It's unfortunate that for centuries women were silenced and neglected by the dominant members of society: men. Luckily, nowadays the medical diagnosis known as female hysteria is no longer recognised by medical authorities and considered to be a myth created by men sometime around the 18th century. The most common solution for a so-called "ill-temper" back in 1880, were specially constructed sanatoriums where women could undergo the so-called Rest Cure, a treatment accompanied by male doctors. The core of such treatment was bed rest, over-feeding, isolation, and electrocution.
Passionate about discovering new meaning in discarded imagery and exploring fictional narratives, emerging photographer Róisín White (b. Ireland) created the project Lay Her Down Upon Her Back. The series examines the legacy of the nervous disposition (mis)treatment by assembling archival images and combining them with her own ink sketches, collages, still-life photographs and classic nude representations. The main inspiration for White’s work is her collection of medical textbooks that show female patients in different poses on hospital beds. Portraying women on the verge of a nervous breakdown almost as if they were undergoing an exorcism practice, gives the photographer an opportunity to highlight the impossible situations that most of the women found themselves in.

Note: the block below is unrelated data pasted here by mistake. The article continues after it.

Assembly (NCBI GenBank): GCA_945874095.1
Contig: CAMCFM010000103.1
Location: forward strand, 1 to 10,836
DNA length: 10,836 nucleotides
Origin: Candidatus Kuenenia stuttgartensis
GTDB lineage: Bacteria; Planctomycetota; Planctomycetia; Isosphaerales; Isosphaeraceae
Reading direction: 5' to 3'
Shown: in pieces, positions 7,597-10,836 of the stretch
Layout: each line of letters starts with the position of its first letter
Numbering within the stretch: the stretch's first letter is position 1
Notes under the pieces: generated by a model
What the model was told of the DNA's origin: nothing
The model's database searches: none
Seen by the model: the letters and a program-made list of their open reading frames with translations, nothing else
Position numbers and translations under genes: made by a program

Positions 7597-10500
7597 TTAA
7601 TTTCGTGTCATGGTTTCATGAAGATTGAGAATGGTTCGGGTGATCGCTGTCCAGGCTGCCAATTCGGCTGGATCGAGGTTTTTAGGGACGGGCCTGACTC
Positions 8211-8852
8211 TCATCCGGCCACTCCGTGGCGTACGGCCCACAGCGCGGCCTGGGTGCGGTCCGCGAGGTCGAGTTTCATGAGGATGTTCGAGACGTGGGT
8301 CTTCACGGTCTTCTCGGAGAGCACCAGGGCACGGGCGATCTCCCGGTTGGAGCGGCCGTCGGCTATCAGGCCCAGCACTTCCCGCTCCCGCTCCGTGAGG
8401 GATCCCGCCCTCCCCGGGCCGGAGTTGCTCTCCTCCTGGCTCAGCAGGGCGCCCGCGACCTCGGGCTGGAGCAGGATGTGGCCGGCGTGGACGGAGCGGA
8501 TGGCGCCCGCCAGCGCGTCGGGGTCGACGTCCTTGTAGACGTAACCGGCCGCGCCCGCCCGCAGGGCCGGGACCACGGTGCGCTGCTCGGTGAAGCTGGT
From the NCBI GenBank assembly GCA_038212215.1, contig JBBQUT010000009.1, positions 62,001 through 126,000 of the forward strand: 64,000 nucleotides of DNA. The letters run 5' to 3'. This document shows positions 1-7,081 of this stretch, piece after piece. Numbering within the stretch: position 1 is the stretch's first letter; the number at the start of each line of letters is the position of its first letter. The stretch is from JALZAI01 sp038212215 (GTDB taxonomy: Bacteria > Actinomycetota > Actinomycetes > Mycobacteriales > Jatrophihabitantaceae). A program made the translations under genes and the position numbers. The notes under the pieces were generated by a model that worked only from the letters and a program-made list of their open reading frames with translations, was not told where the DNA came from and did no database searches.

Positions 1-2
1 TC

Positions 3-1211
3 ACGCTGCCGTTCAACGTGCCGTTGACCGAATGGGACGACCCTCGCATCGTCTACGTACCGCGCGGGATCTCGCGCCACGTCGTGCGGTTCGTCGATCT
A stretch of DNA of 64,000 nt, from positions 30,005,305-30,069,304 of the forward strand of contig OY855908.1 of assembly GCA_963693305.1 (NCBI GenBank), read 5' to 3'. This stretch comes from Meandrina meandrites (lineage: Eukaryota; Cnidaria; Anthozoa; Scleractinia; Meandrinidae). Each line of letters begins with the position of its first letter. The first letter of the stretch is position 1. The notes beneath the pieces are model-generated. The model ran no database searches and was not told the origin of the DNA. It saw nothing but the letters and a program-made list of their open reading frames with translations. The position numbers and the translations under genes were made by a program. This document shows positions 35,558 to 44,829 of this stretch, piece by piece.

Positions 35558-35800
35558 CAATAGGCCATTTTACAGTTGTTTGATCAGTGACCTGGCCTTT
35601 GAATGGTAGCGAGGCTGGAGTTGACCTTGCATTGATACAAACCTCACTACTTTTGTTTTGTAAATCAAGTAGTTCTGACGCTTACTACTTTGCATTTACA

Róisín White is selected for New Irish Works and her work is exhibited at PhotoIreland Festival, Dublin, May 1 – July 31, 2019.